Fast forwarded from 2000 to 2014. A missionary couple with whom we are friends recently came home from Uganda for a few weeks. While they were here, one of the wife's friends had a get together for her and invited a number of her other friends to attend. After listening to the attendees discussing balancing the demands of life in Williamson County TN she had to go outside and catch her breath. Although she understood where they were, she was overwhelmed by the pettiness of these discussions in the context of the poverty and need that she deals with daily in Uganda.
I say all of this not to guilt evoke you, but to remind you of how blessed we are to love in this country of such abundance... And maybe remind you of Jesus words in Luke 12:48 "When someone has been given much, much will be required in return; and when someone has been entrusted with much, even more will be required."
Friday, December 14, 2012
I am not sure how theologically correct this might be, but I believe if we allow him to, God can do sort of a ctrl-alt-del on my failures. In so doing, he gives me a chance to enter the future without the viruses and malicious cookies of life that have crept into my "operating system". Assaults from the evil hackers of life can still be expected... but we have God's master virus protection system to protect us. Just like our computer systems, the key to staying protected is to keep our virus "software" up to date. Phillipians 4:8 gives some pretty good instruction on how to do that.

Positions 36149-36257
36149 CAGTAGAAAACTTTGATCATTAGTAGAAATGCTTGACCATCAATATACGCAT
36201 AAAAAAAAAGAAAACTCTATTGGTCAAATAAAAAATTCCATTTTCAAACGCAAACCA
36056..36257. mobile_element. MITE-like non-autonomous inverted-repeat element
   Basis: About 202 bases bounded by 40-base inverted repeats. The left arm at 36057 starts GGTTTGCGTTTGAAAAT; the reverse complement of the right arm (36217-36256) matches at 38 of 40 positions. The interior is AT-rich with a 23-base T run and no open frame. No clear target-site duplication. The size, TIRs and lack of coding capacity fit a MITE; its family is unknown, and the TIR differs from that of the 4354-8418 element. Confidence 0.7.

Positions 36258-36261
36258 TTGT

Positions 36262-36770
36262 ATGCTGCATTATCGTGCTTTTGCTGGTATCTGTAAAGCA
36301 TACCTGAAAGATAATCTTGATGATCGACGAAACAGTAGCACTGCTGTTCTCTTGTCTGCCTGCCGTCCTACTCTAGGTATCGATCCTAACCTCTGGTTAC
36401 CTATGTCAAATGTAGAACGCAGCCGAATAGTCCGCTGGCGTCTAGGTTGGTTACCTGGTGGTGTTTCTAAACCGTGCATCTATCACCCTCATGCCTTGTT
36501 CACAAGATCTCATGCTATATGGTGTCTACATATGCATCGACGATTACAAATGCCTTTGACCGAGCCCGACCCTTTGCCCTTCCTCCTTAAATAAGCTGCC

So for 2013, my prayer is that I can keep my life's virus protection up to date.
Sunday, April 18, 2010
Saturday, April 17, 2010
I love the idea of blogs! Blogs are so democratic. They are based on the premise that everyone can say what they wish and disseminate it as broadly as they wish. Whether or not it is read is pure consumer choice… “I like, I read… I don’t like, I don’t read”.
That said, why would someone need or desire to read what I have to say? Good question! First, whether from good experiences or bad experiences, everyone has important lessons to share. Often we fawn over highly successful people… what I would call the “I’d really like to spend a day with Donald Trump syndrome”. In truth, lessons learned from failure are often as valuable, perhaps even more valuable, than lessons learned from success. The significance of this fact is that we need to be extremely careful about “blowing people off” because we feel they have nothing to offer. I remember counseling a young man some years ago and in the course of the discussion I said, “Bob, if you can’t respect me for my successes, respect me for my failures”. Everyone has something to offer. Our job is to seek it out.
I have not always done that very well. In fact, I have generally been very quick to judge and make a decision on whether a person was someone from whom I could learn…or was someone who needed to learn what I knew. As a result, in my younger days, I was viewed as a pretty arrogant person… which was quite correct! I still have a need for growth in this area… and will until the day I die. However, now when I meet someone, I always seek to learn… as opposed to “sharing my infinite wisdom".
The model I would like to emulate is Jesus, “ Your attitude should be that of Jesus Christ, who being in very nature God, did not did not consider equality with God something to be grasped, but made himself nothing, taking the very nature of a servant, being made in human likeness. And being found in appearance as a man, he humbled himself and became obedient to death— even death on a cross!” Phillipians 2:6-8
That’s a tall order, but I think it is what I am called to do... and if you are a Jesus follower it's what you are called to do also.